Security Harassment Rampant on Monrovia-Ganta Highway

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Drivers of commercial vehicles have begun complaining again, about security personnel assigned along the Monrovia –Ganta Highway, about what they called “constant harassment.”

During a trip to Ganta over the weekend, commercial vehicles were seen parked along the roadside at a newly- created checkpoint after 15th Gate, and each driver asked to pay money in the range of L$50 and above before receiving permission to depart.

The driver of the vehicle in which a Daily Observer reporter was traveling en route to Ganta said the highway patrol police officers that installed the checkpoint expected to receive about L$100 from him, but he dropped L$50, quickly returned to his car and took off.

“I thought that the highway patrol was intended to control the speed of drivers while driving along the highway; but now our highway patrol team has installed a checkpoint in this place, only to be collecting money from us commercial drivers.  Even though the price of gasoline is up, as the US dollar-rate climbs, the fact that security officers are also on the highway collecting money from us contributes to the skyrocketing fares commuters must pay,” the driver explained.

As commercial vehicles move along the road, drivers are compelled to drop money into the hands of security personnel of various security sectors, including Immigration, Police, and Drug Enforcement.

As was also witnessed at the Salala and Ganta checkpoints, officers were seen converging near commercial vehicles that were just arriving.

This was done under the pretext that they were inspecting, but as the driver puts money into each of their hands, the recipient turns around as others receive theirs. After all of them receive their toll, the gate is ordered opened for the drivers who have complied.

This practice on the part of security personnel assigned along the highway seems to have created a lucrative avenue, leading to more checkpoints being erected.

Currently there are seven checkpoints on the highway: three stable and four unstable ones.  The stable ones include Salala Checkpoint, Gbarnga Iron Gate and the Ganta Checkpoint.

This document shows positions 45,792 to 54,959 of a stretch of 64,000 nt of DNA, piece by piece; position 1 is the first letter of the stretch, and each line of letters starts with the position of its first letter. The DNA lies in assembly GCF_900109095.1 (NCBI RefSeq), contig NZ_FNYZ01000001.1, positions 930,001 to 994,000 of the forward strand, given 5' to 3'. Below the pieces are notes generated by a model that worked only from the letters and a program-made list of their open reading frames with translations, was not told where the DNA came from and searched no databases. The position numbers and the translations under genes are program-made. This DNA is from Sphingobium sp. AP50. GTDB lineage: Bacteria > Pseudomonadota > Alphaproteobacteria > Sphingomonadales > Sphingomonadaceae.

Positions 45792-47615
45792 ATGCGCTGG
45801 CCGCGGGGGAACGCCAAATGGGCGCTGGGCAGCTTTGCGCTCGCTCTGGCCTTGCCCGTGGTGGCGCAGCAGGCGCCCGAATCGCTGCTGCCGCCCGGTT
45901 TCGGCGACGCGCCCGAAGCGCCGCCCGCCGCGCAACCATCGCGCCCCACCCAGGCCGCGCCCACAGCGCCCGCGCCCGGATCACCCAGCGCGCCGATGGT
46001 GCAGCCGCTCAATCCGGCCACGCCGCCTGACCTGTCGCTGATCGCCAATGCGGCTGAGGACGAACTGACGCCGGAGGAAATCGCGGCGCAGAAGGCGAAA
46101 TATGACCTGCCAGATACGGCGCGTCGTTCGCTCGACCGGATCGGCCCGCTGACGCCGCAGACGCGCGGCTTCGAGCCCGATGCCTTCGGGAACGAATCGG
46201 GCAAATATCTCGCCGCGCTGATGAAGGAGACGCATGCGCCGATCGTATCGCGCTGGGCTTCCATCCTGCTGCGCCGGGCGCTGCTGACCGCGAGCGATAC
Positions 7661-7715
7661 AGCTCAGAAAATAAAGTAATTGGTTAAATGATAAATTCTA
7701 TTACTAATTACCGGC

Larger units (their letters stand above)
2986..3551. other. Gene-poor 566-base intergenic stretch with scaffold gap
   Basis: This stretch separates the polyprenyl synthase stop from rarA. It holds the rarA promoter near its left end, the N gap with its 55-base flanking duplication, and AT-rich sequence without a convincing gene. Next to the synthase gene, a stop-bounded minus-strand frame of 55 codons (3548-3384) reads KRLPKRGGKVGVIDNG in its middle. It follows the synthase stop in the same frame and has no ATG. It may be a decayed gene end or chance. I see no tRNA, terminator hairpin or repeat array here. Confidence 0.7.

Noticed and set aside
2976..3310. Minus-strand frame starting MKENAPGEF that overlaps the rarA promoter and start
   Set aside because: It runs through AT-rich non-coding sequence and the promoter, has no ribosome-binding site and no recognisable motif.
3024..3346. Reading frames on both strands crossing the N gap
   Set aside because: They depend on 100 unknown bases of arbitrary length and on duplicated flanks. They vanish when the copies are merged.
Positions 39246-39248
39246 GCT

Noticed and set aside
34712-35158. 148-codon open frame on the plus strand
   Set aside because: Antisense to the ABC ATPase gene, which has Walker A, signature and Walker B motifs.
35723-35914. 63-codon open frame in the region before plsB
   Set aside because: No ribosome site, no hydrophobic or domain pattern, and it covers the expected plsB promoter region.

The unrecognized checkpoints complementing the stable ones include Mount Barclay checkpoint (Police control), Careysburg checkpoint (Police control), 15th Gate Highway Patrol checkpoint, and the Gbarnga Police Station checkpoint, erected from 7p.m. up to the rest of the night hours.

As drivers move to each of these checkpoints, they have a certain amount of money allotted for a security of each sector with the exception of the Armed Forces of Liberia that has no member assigned at any checkpoint in Liberia.

The condition of the road is relatively good now as intensive construction work is going on; however, passengers are charged L$1,000 from Monrovia to Ganta, and one of the conditions associated with the overcharging is the extortion of money from drivers.

What remains interesting is that inspection by security officers is restricted to commercial drivers and not extended to those vehicles that are bearing private or business plate.

As a vehicle with PC, NG, or BC appears, the gate is quickly opened without checking in to find out what is on the inside, or who is/are on board.

Drivers observe that more private vehicles do not carry license plates and are not bothered when they reach the checkpoint; but only commercial drivers undergo the stress associated with the inspection of documents and plates.

When one of the security sectors, the Bureau of Immigration and Naturalization (BIN) was contacted, the Press and Public Affairs Director Abraham Dorley acknowledged that extorting money from drivers is a violation under the Standard Operation procedure (SOP).

He said if such act is done as alleged, drivers and those concerned should contact the regional commander of Immigration or the county commander by writing a formal complaint, indicating the badge number of the officer involved.

According to him the institution will be able to take appropriate action, on the basis of the complaint and evidence provided. The necessary punishment under the law will be applied.

Police spokesperson Sam Collins, said he was going to seek information from the hierarchy of the Liberian National Police, (LNP) regarding the number of checkpoints that should be on the road.

While it is clearly evident that security personnel extort money from drivers along the highway and in the streets of Monrovia, drivers themselves contribute to the extortion this time by compromising with Traffic Police to bypass revenue structures.

Most of them overload their vehicles and some (vehicles) do not have view mirror and other basic parts for safety in the traffic.

Considered a violation under the Traffic Law, such drivers should be given tickets with a specific amount to pay as fine into government’s revenue. Instead, drivers pay a minimum to the police officer in charge, while the violation is ignored.

Meanwhile, the ongoing harassment and complaints are likely to spark up strike action like the one staged by drivers, two years ago.

It may be recalled that in 2012, commercial drivers in Liberia staged a nationwide strike that stalled the movement of people—especially those in the leeward counties.

The strike came as a result of harassment of commercial drivers because of too many checkpoints along the highways where drivers were compelled to pay money before crossing.

The strike also led to the dissolution of unrecognized and illegal checkpoints, but the checkpoints have resurfaced and the same activities that led to the strike have resumed.

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